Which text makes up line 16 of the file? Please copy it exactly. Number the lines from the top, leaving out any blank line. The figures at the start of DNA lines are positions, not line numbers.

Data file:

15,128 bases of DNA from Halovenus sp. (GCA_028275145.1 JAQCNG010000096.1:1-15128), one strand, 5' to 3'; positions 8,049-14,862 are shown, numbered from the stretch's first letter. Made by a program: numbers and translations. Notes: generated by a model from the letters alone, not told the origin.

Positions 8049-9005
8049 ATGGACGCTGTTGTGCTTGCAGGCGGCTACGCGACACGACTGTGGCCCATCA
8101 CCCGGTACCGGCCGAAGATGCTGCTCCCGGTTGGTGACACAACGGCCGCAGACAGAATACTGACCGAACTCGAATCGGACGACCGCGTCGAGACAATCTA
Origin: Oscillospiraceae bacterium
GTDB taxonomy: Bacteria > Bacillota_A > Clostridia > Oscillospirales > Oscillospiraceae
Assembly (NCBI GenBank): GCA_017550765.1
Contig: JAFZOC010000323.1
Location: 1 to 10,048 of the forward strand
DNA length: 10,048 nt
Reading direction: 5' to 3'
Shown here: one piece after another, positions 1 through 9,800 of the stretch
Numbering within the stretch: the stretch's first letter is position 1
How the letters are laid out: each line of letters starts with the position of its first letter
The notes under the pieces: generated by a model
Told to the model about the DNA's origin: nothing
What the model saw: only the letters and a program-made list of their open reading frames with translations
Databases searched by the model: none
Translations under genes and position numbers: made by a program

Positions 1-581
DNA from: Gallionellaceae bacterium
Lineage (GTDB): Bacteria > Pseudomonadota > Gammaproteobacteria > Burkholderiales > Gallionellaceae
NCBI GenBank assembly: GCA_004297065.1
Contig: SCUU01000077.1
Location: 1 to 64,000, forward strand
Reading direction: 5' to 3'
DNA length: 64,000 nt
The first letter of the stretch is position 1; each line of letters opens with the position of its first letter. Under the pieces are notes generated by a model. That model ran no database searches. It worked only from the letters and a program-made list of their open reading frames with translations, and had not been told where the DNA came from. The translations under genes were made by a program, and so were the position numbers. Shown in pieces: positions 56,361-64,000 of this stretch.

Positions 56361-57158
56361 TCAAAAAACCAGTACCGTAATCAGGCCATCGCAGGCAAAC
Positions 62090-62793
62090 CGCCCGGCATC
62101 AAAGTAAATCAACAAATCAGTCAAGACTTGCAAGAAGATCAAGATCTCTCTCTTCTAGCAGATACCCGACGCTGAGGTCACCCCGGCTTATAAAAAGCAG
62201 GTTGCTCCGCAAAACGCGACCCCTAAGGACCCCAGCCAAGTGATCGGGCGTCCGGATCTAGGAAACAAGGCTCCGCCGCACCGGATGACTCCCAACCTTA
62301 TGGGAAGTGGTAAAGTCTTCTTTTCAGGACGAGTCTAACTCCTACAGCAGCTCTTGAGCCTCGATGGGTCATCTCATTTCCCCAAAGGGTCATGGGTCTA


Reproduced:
Told to the model about the DNA's origin: nothing